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Challenges for an SNFist Practitioner

SNFist practitioners—medical professionals whose careers are devoted to working with patients and residents in long-term care facilities—are faced with a set of challenges that is unique from those of other healthcare professionals. It is this particular set of challenges that births the acronym SNF, which stands for skilled nursing facilities.  The main reason for this is that SNF practitioners must take a completely different approach from traditional treatment. It is their job to acclimate the patient to life with their medical condition, rather than rid the patient of the condition. Below are just some of the challenges that distinguish SNF practitioners from so many others.

Inadequate Facilities

The inadequacy of long-term care facilities may be the most significant challenge to SFN practitioners. Lack of space for patients is a common issue. Many patients are forced to share rooms with others when they do not want to, and often times these patients themselves are facing a very different set of medical problems, which often causes commotion and confusion. Besides space, a lot of long-term care facilities are run inside older buildings from a time that was much less aware of and sensitive to medical needs such as rails in bathing areas. Additionally, more antiquated structures are not suitable for the current trend in long-term care to structure residents into small family-like communities, and so pose not only a problem of lacking space but it is difficult to use the space that does exist efficiently.

SNFist-challenge-shortagesTransitions in Care

Patient transitions into long-term care facilities are also a big challenge for SNF practitioners. Whether new residents are coming from a hospital, their home, or another long-term care facility, it is often a long, arduous process to obtain all of their medical records in an amount of time reasonable enough to continue their care program without skipping a beat. Complications often ensue from the time a new patient/resident enters the long-term care facility, as they usually need to be seen by a physician right away but are almost never immediately seen by the doctor that will be working with them through the long-haul. The rapid shifting of responsibility both externally and internally is an enormous challenge to the field as a whole.

Staffing Shortages

Staffing shortages represent an increasing problem to SNF practitioners. There is a general struggle to locate and hire specialist healthcare workers for residents in long-term care facilities, and often times facilities are forced to deny new residents because their current staff is already taking on too many patients. One reason for the industry-wide staffing shortage is a trend of new medical students who are not interested in pursuing a career in geriatrics. Efforts have been made by several geriatric and long-term care specialist professional associations to mentor medical students who show signs of interest in the field. A second reason for the staffing shortage is the aging Baby Boomer demographic, an enormous subset of the population that is now beginning to enter the stages of life when the need for long-term care is more common.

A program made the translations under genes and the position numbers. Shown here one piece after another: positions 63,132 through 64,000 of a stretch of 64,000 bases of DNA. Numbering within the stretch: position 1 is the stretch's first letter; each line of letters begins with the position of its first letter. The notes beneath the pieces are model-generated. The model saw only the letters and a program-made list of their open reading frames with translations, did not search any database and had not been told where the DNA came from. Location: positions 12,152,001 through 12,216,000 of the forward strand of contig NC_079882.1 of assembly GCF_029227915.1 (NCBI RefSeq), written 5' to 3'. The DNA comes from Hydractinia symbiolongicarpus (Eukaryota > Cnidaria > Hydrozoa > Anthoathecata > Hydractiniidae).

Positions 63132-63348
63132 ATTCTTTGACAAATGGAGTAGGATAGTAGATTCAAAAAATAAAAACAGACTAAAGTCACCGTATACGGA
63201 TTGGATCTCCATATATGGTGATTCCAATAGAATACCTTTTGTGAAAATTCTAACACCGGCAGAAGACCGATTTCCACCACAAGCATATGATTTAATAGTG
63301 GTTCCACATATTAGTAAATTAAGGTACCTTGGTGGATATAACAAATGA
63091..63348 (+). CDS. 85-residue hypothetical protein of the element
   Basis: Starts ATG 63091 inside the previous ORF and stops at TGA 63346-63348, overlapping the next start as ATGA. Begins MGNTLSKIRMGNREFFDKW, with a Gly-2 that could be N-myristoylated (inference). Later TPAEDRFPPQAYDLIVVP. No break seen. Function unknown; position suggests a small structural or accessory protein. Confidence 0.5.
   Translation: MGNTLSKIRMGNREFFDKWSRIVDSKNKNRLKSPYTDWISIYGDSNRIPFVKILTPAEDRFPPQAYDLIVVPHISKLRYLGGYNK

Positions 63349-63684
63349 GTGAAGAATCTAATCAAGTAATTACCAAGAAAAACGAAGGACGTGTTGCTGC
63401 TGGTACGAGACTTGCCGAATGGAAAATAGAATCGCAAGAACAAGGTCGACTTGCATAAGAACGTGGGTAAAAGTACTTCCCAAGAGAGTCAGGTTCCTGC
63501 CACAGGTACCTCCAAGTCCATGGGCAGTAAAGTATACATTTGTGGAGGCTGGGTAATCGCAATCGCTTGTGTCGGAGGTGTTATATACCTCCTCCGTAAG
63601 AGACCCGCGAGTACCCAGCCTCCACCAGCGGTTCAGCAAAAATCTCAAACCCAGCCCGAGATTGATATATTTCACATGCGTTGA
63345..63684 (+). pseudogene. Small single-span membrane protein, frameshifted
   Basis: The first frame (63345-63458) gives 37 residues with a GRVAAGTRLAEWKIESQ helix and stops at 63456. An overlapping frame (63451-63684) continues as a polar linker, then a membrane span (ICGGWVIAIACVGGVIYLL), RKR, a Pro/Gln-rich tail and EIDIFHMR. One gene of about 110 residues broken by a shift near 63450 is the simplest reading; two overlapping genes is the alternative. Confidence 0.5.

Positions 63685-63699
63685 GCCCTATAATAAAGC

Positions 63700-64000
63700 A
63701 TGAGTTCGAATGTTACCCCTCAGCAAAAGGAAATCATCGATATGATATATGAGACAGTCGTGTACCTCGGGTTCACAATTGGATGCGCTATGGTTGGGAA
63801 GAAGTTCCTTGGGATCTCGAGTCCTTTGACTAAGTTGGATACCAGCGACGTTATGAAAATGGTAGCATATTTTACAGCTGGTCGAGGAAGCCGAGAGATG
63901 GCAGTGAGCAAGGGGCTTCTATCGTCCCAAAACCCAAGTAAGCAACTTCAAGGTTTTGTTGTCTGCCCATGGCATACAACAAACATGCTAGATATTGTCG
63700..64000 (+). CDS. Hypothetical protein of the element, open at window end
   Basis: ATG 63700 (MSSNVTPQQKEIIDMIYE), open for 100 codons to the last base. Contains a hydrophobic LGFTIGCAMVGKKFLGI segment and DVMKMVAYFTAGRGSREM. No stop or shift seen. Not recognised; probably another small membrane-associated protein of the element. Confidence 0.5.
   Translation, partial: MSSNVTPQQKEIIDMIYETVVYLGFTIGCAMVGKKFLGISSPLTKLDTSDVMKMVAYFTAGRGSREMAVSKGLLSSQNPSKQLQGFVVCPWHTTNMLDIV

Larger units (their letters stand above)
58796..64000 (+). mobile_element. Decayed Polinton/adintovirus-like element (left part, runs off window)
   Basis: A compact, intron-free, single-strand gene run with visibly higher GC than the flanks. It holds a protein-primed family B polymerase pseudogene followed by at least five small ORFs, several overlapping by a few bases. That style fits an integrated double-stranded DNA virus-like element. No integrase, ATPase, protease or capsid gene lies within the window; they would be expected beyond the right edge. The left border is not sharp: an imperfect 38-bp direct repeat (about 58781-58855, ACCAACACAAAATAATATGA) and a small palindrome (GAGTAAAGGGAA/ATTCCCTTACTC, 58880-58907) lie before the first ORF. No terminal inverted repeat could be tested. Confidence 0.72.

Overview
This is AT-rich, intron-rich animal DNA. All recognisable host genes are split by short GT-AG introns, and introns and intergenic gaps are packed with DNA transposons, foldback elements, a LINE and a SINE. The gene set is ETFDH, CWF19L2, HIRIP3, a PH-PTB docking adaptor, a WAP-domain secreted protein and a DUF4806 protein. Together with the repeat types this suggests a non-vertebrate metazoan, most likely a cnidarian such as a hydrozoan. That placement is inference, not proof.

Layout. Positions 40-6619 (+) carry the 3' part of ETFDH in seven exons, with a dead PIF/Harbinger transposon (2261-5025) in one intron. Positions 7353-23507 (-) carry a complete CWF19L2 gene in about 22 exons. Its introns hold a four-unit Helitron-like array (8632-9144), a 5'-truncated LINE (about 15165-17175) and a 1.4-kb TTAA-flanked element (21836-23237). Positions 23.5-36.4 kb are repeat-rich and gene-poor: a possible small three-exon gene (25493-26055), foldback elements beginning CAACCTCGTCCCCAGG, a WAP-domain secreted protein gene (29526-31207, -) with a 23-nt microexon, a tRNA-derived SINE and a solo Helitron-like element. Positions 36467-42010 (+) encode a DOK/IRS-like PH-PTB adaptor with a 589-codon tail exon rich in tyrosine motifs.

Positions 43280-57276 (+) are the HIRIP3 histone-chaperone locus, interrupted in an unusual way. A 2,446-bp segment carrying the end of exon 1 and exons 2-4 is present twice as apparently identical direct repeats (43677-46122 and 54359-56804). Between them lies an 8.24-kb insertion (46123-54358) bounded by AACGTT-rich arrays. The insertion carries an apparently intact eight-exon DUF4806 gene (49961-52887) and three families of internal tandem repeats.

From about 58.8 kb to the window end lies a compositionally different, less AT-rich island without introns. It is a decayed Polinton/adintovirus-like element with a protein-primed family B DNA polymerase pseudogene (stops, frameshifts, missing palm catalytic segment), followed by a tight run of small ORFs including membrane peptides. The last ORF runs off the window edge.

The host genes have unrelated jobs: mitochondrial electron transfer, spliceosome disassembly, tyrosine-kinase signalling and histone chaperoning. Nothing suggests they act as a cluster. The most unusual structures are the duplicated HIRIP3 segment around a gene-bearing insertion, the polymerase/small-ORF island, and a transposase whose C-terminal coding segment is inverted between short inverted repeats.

Embracing the Illness Management Paradigm

Offering patient-centered care in a long-term care facility is another significant challenge that SNFist practitioners face. The approach to caring for long-term care patients is much different than providing care for patients in a hospital or outpatient facility, as it requires healthcare workers to work with the patients and their families to manage the illness of the patient and focus on improving the patient’s quality of life. This is opposed to the more traditional medical goal of seeking to cure or treat a patient so that he or she can return to the life quality they are most familiar and comfortable with. Besides the very difficult process of negotiation with the patient into new life expectations, illness management includes many complicated discussions such as decisions regarding documents such as “do-not-resuscitate” forms. Breaking the emotional and social barriers in order to be an effective caretaker is one of the biggest challenges in the medical practice.

What specific challenges have you faced and overcome as an SNFist practitioner? Share your stories to help others.

Tom Prose

CEO at General Medicine, P.C.
As founder and CEO of General Medicine PC, the nation’s premier post-hospitalist care company,Tom Prose leads an exceptional team of internal medicine, geriatrics and healthcare administration specialists.